In my last post I shared what I learned from Lucy Grealy‘s Autobiography of a Face. Reading that book was not one of my best “moments.”
Not long after I read that book and experienced the feeling that I didn’t completely connect, I read a companion work. Truth & Beauty, by Ann Patchett, is a memoir reflecting on the writer’s friendship with Lucy Grealy.
I fell into this book completely. No reservations at all. And it did make me wonder if Grealy’s very difficult personality (personality disorder? and addictions) weren’t something that I picked up on and made me wary when I read Autobiography of a Face. It will be hard to go back and re-read that book as if I don’t know the extent of her “use and abuse” of Patchett.
Then, again, this book is Patchett’s version. Grealy is gone and can’t comment on it. She can’t write a “response memoir.” So why am I so willing to believe Patchett’s version, but hold myself at a distance from Grealy’s version of what is, in essence, her self?
Oh, this memoir business is a tough business.
What did I learn from this book? That the hard truth can be presented in beauty if it is accompanied by compassion.
Here’s a thought. I suspect I didn’t like Grealy from reading her book. The question would be: why not? Maybe it was her lack of compassion for others. I just didn’t see any at all. Would that be because she was born with a personality incapable of feeling compassion? Or would it be a learned response to life, based on her difficulties?
It’s easy to see why Patchett and Grealy were friends. Patchett had enough compassion for them both.
13 responses to “A Responsive Reader”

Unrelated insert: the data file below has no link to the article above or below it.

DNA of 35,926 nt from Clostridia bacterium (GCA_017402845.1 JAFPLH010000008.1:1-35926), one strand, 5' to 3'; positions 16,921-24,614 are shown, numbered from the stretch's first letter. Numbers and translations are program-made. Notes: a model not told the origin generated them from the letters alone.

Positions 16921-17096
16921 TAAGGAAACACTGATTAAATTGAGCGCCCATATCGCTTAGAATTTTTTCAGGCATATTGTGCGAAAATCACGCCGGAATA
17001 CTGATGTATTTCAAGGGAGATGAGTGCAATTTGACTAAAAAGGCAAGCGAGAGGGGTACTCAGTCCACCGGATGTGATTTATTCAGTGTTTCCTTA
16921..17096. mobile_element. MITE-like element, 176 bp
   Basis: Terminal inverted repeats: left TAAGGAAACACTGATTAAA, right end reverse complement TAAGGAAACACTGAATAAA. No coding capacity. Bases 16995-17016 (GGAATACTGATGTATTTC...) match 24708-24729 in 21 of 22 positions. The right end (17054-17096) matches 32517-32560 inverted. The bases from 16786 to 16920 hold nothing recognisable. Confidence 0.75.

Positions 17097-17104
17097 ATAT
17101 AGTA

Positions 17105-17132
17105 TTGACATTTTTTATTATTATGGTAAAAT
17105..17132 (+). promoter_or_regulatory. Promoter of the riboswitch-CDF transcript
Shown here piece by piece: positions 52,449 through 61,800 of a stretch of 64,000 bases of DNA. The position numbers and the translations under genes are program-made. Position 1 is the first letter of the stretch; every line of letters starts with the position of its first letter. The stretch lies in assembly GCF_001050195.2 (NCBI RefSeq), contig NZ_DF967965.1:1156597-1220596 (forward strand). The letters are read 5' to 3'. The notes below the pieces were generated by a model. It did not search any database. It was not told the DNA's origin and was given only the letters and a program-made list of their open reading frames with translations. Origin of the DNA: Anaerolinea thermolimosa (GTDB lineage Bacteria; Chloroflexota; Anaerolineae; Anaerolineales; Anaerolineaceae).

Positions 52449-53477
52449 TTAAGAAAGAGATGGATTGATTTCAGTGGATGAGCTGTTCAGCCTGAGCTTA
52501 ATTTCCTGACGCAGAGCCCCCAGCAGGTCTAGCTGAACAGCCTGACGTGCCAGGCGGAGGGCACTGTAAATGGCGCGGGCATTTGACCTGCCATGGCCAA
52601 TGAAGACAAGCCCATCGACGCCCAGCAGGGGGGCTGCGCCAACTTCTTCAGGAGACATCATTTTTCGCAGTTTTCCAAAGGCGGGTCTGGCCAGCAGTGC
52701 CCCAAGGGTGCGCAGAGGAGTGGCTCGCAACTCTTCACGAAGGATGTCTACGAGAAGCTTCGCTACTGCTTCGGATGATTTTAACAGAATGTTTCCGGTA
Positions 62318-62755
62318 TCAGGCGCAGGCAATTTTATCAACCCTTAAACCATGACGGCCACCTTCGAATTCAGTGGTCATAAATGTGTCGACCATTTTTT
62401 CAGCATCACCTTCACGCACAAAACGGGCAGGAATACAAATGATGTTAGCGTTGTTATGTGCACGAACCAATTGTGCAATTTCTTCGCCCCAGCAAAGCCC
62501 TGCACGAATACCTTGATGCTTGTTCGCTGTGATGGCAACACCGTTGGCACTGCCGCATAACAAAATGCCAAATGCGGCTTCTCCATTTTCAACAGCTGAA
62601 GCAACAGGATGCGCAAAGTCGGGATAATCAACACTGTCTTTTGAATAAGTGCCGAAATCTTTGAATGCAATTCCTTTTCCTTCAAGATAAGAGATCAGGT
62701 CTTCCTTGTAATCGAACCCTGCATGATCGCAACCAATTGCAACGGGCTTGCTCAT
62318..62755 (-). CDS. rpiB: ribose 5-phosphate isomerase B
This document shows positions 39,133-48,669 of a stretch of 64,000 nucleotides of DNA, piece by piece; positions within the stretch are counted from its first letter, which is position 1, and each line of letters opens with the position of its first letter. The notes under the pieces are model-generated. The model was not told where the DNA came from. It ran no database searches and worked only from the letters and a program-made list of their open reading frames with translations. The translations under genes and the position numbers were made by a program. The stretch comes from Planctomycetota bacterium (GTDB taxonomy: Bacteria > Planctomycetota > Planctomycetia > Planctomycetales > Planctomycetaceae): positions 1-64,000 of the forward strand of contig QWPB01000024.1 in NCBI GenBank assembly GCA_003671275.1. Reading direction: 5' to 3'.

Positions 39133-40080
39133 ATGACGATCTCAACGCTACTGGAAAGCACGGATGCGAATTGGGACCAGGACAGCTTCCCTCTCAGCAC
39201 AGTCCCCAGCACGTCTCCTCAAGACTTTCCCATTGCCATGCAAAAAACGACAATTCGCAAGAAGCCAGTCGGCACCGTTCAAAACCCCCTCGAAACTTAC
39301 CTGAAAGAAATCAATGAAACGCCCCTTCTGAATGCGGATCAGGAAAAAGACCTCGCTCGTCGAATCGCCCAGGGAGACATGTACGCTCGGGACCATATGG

You have described two books that present a sad, curious situation — a human mystery without an answer.
WJ, yes, it’s true. A very sad, curious situation. A human mystery but also a human tragedy.
This entry and the previous one sound fascinating! Might be worth it to read them both.
Ooh, I would love to hear what you think about them!
This is so interesting, Luanne. Having never read either book, this post makes me want to read Truth & Beauty. My question is, can I read T&B without reading Lucy’s story?
Jill, definitely go ahead and read “Truth and Beauty.” You will learn about Lucy and her story along the way. Then, if you want to, you can read Grealy’s book after. Patchett’s book more than stands on its own!
Great, thanks Luanne!
Fascinating comparison of the two books and the two personaities…
(Book in mail to you, Luanne! )
Thank you times two, Valerie! I can’t wait!
Such an interesting comparison. Now that I’ve seen through your writing how often our histories and tastes have paralleled, I am quite sure if YOU don’t like Grealy I certainly would not!
Shel, that’s certainly a fascinating theory–that our lives have paralleled so much that you wouldn’t like Grealy either. Haha, I actually did think at one point: I wonder what Shel would make of her. Isn’t that something?
Oh, my, another book to read 😉 Thanks, Luanne!
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